Portillo's call for tolerance widens rift on gay issues

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Indy Politics

The Tory attempt to portray a more caring pre-election image ran into trouble yesterday amid a widening split over the party's stance on gay issues.

The Tory attempt to portray a more caring pre-election image ran into trouble yesterday amid a widening split over the party's stance on gay issues.

Ann Widdecombe, the shadow Home Secretary, rejected the call by Michael Portillo for the party to be more tolerant towards gays, and Steven Norris, a Tory vice-chairman, accused the party of "homophobic nonsense" by supporting Section 28, which prevents councils promoting homosexuality.

An intense debate over the party's direction has broken out at the Bournemouth conference, with William Hague seeking a significant shift to a brand of "caring Conservatism". He told aides Mr Portillo made a "great speech" on Tuesday. But other shadow ministers said Mr Portillo should have stuck to the economic issues normally addressed by the shadow Chancellor.

Miss Widdecombe pointedly declined to endorse Mr Portillo. "What I believe is that the state should have a preferred model, that it should promote the traditional family," she said.

But Mr Norris, who came a strong second to Ken Livingstone when he ran on a "caring Conservative" ticket in the London mayoral election in May, said: "It is perfectly clear that innumerable gay people feel alienated from the Conservative Party. Our attitude towards Section 28 sends a very clear message to the gay community. It is homophobic nonsense, and the gay community knows it."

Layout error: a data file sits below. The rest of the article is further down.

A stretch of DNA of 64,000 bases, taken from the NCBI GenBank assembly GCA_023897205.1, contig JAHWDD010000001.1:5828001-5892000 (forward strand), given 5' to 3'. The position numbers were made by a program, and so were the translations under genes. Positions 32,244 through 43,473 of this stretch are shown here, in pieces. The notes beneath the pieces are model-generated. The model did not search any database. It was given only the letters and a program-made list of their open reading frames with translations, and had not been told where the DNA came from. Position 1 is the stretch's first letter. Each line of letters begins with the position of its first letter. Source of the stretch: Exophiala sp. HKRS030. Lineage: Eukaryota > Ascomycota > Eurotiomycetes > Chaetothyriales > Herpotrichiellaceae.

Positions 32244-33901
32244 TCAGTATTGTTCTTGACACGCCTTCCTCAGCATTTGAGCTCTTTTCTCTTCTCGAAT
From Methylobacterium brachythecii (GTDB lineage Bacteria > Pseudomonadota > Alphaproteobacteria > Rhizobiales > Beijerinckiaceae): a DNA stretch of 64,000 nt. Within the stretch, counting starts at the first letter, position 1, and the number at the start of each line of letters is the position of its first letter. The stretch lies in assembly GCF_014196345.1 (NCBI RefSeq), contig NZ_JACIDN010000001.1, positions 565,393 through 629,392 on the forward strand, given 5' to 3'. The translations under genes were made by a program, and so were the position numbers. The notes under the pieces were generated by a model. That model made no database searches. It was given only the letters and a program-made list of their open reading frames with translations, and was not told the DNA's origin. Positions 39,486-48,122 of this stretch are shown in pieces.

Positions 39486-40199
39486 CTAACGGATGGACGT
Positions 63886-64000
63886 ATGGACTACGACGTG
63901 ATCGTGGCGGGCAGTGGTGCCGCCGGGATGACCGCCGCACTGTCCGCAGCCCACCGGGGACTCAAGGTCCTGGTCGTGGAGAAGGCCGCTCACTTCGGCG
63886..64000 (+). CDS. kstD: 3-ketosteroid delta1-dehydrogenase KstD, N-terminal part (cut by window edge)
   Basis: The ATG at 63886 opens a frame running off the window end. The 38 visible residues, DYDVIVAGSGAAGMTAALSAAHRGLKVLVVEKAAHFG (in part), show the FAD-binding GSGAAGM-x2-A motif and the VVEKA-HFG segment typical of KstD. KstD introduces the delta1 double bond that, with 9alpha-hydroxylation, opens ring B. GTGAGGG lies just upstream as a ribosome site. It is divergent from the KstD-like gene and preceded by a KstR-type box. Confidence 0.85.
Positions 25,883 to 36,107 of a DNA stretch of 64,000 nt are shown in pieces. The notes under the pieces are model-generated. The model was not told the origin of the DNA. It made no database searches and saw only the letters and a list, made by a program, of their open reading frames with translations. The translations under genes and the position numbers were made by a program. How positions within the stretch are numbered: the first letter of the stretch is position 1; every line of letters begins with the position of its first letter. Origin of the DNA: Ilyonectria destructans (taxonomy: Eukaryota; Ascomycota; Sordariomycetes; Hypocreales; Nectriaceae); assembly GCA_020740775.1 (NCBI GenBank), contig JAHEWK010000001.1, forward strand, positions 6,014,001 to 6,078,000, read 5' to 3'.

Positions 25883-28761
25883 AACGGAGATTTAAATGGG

Mr Norris welcomed this week's change of tack. "I have been very pleased that the party does take on board - from William Hague downwards - this need to be inclusive and reaching out to everybody in this country who wants to participate," he said.

Last night Mr Hague refused to say whether he believed a homosexual lifestyle was equal to a heterosexual one, saying people should make their own judgements. "We accept that people choose to lead their lives in different ways. But we are not in favour of single issue groups determining the policy of it."

Mr Hague defended his support for Section 28 on Channel 4 News, saying: "Many people in Britain are relaxed with different lifestyles or orientations, but most people would not repeal Section 28, so the Conservative Party is speaking up for most people of Britain." Gregor Mackay, Mr Hague's former press secretary, suggested the Tory change of strategy may have been left too late.

"It would have been sensible to have done this one year or two years earlier and during the course of the Parliament build up our credibility on a wider range of issues than they have done so far."

Mr Mackay hoped that the Hague-Portillo view would "prevail over other members of the Shadow Cabinet who are more doubtful about it".

Ivan Massow, the gay businessman who was a Hague adviser before defecting to Labour in August, dismissed the Tories' repositioning as "unbelievably cynical".

He said: "You only have to look at the voting record and the way the Conservative Party has behaved over the last few years to know they just cannot back up their words with actions. I should think the call for One Nation is unbelievably cynical - this idea that they can just suddenly put up their hands and say today we are inclusive because we need that extra 10 per cent margin in votes. They just can't cut it."